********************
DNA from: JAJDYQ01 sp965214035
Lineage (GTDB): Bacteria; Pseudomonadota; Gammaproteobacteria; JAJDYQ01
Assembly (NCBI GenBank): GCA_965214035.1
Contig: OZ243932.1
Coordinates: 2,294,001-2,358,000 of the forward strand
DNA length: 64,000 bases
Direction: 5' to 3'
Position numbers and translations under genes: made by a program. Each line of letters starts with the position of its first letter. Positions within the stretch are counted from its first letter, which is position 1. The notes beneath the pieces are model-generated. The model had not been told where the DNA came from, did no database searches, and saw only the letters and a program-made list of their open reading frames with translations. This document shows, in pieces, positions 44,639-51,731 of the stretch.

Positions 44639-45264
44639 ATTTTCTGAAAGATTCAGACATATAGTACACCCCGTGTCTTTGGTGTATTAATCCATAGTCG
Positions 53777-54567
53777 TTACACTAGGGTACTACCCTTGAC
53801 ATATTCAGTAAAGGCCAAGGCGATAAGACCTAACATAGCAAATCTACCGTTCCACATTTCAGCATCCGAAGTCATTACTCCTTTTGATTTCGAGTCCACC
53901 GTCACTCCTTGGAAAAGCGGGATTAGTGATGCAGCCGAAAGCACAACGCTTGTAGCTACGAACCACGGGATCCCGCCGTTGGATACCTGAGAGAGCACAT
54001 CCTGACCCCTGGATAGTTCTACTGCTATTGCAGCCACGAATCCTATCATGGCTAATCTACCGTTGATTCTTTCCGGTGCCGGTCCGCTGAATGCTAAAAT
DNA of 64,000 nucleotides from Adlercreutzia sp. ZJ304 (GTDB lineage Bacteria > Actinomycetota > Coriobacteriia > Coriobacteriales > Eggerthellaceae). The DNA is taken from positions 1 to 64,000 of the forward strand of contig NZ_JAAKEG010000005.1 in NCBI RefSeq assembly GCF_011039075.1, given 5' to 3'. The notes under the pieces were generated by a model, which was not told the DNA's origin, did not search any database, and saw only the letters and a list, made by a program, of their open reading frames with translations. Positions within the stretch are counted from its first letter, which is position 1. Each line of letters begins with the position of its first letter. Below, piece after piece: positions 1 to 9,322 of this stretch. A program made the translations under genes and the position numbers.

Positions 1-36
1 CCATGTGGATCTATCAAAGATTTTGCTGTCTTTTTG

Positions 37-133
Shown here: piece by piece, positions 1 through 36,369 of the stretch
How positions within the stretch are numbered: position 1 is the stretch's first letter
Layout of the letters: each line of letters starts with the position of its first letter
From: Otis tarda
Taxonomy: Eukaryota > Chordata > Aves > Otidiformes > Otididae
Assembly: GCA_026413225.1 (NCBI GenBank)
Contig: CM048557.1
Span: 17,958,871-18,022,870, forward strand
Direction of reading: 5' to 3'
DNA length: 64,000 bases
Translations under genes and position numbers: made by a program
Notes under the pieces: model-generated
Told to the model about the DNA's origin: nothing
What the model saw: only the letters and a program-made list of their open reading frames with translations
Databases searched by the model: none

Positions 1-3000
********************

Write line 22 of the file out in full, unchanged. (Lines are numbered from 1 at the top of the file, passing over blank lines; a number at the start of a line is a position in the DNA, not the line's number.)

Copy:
Layout of the letters: each line of letters starts with the position of its first letter